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About hs305:

I am a whisky drinker since the early nineties.  As I never was a collector I always bought whisky for its taste and nothing else.  Luckily I started when excellent whiskies were not just available but affordable as well. 

I never drank the whole bottle and saved some samples for future reference, but only if it was a whisky that I wanted to remember.  That is why I own a significant sample library now where I can regularly draw some old stuff from to retaste it today.  If anyone plans to do the same (what I can highly recommend) I advise to use only new (never used) sample bottles of 35 or 40 ml size (as used bottles can spoil a whisky over a long period even if they have been carefully washed and dried - at least use new screw caps).  And always take the samples right after opening a new whisky bottle to avoid oxydation effects (only a few whiskies are harmed by that but you do not know before).

A word to collectors:  Collecting whisky is a great thing.  But always remember the output of any industrial distillery is far too big as that anyone can collect all its releases.  So set yourself some additional constraints for your collection to avoid frustration when finally recognising this simple truth.  And open a bottle out of your collection from time to time.  An empty bottle in a collection looks even nicer to me (and many others) as most people think immediately:  Wow, you drank this?  How was it?  This is the best start to discuss your collection with aficionados...

A word to investors:  As with any form of investment you should be an expert in the investment area you go for.  Many people have lost a hell of money with very pricey whisky bottles as they were not able to recognise fake bottles or assess the real (inherit) value of a whisky right.  As we are living in a tremendous whisky boom phase you should always remember there was never ever such a thing like an endless boom.  The next bust will come for sure, the only open questions are when it will start and how deep the prices will fall.  But the good thing about whisky investment is that there is a natural floor price to whiskies and this is when we, the drinkers think:  At this price we will open the bottle and share it with friends...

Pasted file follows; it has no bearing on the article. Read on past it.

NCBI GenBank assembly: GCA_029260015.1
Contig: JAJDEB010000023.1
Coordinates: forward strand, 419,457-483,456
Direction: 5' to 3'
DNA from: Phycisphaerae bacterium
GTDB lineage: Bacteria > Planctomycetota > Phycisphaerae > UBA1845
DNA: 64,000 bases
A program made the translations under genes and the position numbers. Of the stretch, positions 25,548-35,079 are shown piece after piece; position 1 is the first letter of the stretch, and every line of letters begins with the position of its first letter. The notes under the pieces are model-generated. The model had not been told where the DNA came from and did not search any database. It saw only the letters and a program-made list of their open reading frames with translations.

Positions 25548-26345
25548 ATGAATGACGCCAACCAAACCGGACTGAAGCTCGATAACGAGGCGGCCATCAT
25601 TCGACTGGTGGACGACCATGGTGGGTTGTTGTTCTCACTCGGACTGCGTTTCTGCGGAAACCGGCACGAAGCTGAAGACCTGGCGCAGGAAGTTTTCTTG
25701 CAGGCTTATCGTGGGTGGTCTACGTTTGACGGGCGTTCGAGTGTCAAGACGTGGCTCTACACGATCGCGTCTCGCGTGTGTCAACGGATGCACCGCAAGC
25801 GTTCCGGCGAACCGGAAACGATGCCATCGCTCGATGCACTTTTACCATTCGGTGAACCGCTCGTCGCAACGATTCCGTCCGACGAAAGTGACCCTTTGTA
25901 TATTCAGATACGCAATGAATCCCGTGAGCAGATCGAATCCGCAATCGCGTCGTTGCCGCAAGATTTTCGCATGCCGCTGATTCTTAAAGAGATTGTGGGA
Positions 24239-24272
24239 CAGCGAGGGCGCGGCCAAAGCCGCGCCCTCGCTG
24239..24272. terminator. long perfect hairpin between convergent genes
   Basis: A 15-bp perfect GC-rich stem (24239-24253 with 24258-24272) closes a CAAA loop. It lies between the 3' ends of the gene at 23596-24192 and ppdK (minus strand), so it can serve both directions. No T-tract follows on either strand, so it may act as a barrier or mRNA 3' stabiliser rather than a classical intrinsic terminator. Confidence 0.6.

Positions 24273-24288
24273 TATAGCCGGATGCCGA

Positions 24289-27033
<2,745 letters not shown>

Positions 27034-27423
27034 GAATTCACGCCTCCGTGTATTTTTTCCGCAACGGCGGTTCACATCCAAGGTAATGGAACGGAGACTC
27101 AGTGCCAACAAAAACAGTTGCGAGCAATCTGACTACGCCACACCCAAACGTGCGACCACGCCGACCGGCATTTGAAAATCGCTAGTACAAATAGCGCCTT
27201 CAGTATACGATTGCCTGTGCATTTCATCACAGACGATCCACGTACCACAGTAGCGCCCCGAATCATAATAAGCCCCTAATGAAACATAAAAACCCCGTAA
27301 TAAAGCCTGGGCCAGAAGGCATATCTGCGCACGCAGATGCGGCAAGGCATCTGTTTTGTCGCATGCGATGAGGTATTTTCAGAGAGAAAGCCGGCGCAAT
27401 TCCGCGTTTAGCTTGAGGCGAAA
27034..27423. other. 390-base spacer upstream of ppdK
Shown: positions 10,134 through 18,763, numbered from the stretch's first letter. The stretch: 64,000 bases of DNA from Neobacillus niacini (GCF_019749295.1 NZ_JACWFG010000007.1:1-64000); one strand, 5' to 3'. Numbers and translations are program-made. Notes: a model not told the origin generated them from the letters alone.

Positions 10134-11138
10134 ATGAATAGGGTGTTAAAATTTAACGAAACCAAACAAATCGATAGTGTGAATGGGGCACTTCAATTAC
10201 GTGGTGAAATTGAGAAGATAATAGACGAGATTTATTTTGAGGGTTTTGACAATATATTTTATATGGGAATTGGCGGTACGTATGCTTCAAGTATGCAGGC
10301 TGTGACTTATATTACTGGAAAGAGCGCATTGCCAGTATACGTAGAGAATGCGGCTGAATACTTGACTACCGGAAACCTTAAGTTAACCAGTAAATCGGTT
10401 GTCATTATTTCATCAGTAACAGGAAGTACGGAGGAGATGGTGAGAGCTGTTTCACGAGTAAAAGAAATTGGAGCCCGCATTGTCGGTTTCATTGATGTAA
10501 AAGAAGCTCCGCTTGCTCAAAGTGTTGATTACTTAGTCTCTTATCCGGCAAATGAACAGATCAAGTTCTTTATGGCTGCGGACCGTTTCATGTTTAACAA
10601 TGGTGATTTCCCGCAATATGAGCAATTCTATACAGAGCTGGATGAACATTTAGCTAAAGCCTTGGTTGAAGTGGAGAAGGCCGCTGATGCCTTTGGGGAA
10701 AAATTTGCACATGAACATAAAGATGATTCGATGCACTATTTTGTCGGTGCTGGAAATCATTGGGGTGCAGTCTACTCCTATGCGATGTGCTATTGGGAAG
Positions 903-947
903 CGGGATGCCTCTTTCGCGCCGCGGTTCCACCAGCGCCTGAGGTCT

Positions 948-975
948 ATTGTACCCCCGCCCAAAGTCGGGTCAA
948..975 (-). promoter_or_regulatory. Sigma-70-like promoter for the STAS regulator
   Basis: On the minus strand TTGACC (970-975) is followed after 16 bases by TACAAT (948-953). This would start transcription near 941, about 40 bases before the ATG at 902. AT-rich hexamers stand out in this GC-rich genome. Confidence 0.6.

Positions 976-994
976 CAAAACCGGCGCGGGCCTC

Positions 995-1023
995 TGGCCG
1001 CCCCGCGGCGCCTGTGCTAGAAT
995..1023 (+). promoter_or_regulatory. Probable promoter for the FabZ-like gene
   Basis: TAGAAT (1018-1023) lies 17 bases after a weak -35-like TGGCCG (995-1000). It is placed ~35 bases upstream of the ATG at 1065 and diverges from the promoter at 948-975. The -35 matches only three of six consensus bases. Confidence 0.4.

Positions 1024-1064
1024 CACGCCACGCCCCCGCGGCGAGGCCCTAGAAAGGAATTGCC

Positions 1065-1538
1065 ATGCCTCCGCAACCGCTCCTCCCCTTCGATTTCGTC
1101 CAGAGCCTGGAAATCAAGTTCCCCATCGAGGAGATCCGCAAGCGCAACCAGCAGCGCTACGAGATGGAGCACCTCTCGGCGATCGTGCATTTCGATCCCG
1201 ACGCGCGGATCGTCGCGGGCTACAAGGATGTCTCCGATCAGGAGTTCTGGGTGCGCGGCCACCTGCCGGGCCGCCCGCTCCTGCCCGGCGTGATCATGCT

As some members have asked for the logic behind my old ten scale rating system:
0 - a dram I would not serve even to my fiercest enemy (equals 50 WB points)
1 - a dram for guests that are overdue to leave (equals 66 WB points)
2 - a dram that is drinkable but why should I when there is a spittoon (equals 75 WB points)
3 - a dram that I drink but usually I donate the leftover of the bottle to a party (equals 80 WB points)
4 - a dram I drink rather seldom and only when I am in the mood of exploration (equals 82,5 WB points)
5 - a dram I drink frequently until the bottle is finished but I do not buy a second bottle (equals 85 WB points)
6 - a dram I regularly enjoy and that I serve to my friends without doubts (equals 87,5 WB points)
7 - a dram I recommend to my friends and buy another bottle (equals 90 WB points)
8 - a dram I share with my best friends only and buy every bottle at a reasonable price (equals 92,5 WB points)
9 - a dram for special occasions only:  I am tempted to buy a bottle even at unreasonable prices (equals 95 WB points).
Like the Richter scale on earthquake magnitudes this system is open to the top by simply adding one or more + signs to level 9
(I never did more than two so far...)

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